How should you measure the value reduction in your startup? “NASDAQ is down 30% YTD. The looming recession is having an impact on venture capital for a whole host of reasons…Your startup is worth less than it was in January. But how much less? One of the simplest ways to understand how much value your company has lost is through the use of metrics.”
Embedded insurance has the potential to drive fintech penetration. Why? It benefits from the 3 Ds: a distribution advantage, a data advantage and a delivery advantage. Fun round-up (where my research is featured) on emerging trends. “Embedded insurance continues to spread and grow. Its popularity stems from its ability to provide benefits to carriers, agents, third party businesses and customers — all in the same transaction. As technology makes it easier to offer embedded and point of sale coverage, it’s likely that customers will soon be able to access insurance for every need at the moment that need arises. What does a world of embedded insurance look like?”
In this digital age, ever wonder how a physical book was printed? I did. Great piece that walks through step by step.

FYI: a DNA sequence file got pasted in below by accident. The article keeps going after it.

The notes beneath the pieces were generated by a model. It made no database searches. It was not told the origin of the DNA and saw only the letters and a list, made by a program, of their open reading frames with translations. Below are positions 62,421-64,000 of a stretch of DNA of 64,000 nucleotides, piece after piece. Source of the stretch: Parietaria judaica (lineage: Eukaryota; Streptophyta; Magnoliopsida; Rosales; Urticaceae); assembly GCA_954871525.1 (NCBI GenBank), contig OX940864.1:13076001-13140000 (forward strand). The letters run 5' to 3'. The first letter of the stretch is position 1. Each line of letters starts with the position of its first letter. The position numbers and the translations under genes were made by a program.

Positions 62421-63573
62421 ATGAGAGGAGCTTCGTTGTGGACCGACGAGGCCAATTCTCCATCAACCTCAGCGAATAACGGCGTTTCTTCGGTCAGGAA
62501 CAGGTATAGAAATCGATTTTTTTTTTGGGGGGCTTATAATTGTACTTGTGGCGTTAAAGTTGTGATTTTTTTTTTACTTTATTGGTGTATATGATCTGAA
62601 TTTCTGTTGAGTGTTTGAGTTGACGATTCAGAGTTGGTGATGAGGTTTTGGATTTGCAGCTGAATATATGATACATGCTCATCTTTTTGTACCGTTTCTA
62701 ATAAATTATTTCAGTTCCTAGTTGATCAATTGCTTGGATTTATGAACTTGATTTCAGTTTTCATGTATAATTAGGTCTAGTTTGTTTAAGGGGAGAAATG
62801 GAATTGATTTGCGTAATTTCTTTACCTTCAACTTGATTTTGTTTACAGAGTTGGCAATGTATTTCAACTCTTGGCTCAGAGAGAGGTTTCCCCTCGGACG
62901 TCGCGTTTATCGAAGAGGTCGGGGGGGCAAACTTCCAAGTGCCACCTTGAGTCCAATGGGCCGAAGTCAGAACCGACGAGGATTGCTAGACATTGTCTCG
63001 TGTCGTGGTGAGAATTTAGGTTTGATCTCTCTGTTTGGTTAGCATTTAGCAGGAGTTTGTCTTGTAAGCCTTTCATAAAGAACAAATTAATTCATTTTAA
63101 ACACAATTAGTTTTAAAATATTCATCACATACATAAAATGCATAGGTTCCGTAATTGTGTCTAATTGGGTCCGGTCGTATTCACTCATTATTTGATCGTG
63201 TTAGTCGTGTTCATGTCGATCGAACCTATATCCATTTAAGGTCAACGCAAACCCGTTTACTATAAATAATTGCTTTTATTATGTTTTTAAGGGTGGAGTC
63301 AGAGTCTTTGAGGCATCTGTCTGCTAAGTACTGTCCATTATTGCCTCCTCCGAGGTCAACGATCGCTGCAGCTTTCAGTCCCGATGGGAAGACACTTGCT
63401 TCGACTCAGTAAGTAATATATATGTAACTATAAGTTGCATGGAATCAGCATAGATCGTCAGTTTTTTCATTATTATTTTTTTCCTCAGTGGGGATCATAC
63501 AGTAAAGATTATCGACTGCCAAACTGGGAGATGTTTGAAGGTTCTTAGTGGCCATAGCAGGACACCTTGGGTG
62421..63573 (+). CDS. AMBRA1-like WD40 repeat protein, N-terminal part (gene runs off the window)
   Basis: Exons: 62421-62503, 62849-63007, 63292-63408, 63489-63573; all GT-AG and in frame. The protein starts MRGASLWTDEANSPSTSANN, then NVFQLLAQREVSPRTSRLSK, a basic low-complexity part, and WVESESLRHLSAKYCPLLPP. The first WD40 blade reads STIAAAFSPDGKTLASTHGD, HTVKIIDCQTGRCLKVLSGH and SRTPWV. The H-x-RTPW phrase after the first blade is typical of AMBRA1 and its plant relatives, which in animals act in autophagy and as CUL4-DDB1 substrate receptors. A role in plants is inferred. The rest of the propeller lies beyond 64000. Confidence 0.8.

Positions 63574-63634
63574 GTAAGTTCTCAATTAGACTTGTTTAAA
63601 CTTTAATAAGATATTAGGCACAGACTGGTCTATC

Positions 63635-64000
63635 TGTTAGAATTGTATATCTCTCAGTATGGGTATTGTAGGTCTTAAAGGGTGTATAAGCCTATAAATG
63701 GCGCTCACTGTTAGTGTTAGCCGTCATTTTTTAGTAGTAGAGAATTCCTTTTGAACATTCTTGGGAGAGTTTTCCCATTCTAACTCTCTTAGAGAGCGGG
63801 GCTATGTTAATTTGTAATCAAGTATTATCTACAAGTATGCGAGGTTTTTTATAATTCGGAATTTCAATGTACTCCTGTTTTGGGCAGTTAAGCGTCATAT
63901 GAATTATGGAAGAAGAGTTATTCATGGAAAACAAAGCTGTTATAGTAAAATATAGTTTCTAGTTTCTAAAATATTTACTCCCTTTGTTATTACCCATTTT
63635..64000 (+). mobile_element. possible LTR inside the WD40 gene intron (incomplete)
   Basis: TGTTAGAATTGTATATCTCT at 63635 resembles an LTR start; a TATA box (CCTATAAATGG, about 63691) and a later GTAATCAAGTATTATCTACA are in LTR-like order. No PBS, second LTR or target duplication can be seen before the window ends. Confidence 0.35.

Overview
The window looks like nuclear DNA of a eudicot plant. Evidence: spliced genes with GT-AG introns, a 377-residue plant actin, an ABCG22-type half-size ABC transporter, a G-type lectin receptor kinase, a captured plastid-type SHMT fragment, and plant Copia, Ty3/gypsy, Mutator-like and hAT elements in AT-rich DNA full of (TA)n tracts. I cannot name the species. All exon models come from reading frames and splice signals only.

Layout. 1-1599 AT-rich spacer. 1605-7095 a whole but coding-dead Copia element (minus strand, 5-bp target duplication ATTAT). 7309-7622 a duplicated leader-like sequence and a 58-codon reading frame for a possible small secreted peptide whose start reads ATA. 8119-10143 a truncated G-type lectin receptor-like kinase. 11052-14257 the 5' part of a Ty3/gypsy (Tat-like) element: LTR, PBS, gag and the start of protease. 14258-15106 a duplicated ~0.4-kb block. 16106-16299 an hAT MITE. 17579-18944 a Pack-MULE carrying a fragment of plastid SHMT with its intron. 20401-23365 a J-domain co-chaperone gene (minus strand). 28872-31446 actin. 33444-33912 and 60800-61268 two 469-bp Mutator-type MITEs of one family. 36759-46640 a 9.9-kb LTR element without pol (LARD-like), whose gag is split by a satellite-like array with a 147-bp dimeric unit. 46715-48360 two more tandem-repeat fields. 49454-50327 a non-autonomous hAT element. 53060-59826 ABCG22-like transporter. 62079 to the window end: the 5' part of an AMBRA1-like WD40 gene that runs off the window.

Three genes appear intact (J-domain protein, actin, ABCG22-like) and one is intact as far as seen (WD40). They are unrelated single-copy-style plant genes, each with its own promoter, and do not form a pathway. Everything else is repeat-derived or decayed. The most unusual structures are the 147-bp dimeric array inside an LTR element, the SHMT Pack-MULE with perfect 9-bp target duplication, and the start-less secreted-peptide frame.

Fun personal updates
Excited to keynote the One Region annual luncheon in Indiana in October. Check it out here.
Leadership lesson of the month: fun to be featured in the University of Pittsburgh’s leadership calendar:
Book of the month
A few months ago I read Sebastian Mallaby’s The Power Law (which I recommended here). This month, taking another leaf out of his writing, I read: More Money Than God: Hedge Funds and the Making of a New Elite.
As the NY Times reviews it: “This is not an obvious time to be glorifying financial tycoons. Making enough money to buy your own private island might have earned you an airbrushed magazine cover a decade ago…Today’s populist mood has not deterred Sebastian Mallaby. In ‘More Money Than God,’ his smart history of the hedge fund business, Mallaby does more than explain how finance’s richest moguls made their loot. He argues that the obsessive, charismatic oddballs of the hedge fund world are Wall Street’s future — and possibly its salvation. Mallaby’s contrarian argument is sure to delight his subjects, and not only because he is so openly on their side. As he shows in more than a dozen interlocking stories, the history of hedge funds is a history of the men who were able to spot market opportunities others missed, and who were prepared to gamble a fortune on their convictions.”